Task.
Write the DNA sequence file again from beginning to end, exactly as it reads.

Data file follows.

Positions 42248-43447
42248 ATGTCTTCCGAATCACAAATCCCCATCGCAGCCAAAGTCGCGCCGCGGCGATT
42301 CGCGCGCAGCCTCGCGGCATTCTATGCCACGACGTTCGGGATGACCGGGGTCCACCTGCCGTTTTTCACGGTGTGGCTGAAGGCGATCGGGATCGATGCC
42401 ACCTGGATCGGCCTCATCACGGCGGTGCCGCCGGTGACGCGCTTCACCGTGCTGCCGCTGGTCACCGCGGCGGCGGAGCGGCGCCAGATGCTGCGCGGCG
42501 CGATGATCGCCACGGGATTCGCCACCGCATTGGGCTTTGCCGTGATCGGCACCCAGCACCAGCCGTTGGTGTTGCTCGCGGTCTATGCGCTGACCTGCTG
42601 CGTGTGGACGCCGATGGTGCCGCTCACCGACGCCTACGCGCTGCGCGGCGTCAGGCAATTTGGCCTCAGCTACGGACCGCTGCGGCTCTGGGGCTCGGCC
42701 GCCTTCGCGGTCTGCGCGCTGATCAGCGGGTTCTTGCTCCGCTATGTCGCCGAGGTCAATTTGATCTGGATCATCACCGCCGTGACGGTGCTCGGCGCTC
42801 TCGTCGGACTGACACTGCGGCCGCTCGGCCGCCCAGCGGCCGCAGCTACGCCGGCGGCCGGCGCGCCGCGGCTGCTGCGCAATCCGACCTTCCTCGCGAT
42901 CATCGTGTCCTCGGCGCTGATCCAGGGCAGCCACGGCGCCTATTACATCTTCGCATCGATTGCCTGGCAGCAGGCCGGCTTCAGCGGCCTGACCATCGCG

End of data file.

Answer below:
Positions 42248-43447
42248 ATGTCTTCCGAATCACAAATCCCCATCGCAGCCAAAGTCGCGCCGCGGCGATT
42301 CGCGCGCAGCCTCGCGGCATTCTATGCCACGACGTTCGGGATGACCGGGGTCCACCTGCCGTTTTTCACGGTGTGGCTGAAGGCGATCGGGATCGATGCC
42401 ACCTGGATCGGCCTCATCACGGCGGTGCCGCCGGTGACGCGCTTCACCGTGCTGCCGCTGGTCACCGCGGCGGCGGAGCGGCGCCAGATGCTGCGCGGCG
42501 CGATGATCGCCACGGGATTCGCCACCGCATTGGGCTTTGCCGTGATCGGCACCCAGCACCAGCCGTTGGTGTTGCTCGCGGTCTATGCGCTGACCTGCTG
42601 CGTGTGGACGCCGATGGTGCCGCTCACCGACGCCTACGCGCTGCGCGGCGTCAGGCAATTTGGCCTCAGCTACGGACCGCTGCGGCTCTGGGGCTCGGCC
42701 GCCTTCGCGGTCTGCGCGCTGATCAGCGGGTTCTTGCTCCGCTATGTCGCCGAGGTCAATTTGATCTGGATCATCACCGCCGTGACGGTGCTCGGCGCTC
42801 TCGTCGGACTGACACTGCGGCCGCTCGGCCGCCCAGCGGCCGCAGCTACGCCGGCGGCCGGCGCGCCGCGGCTGCTGCGCAATCCGACCTTCCTCGCGAT
42901 CATCGTGTCCTCGGCGCTGATCCAGGGCAGCCACGGCGCCTATTACATCTTCGCATCGATTGCCTGGCAGCAGGCCGGCTTCAGCGGCCTGACCATCGCG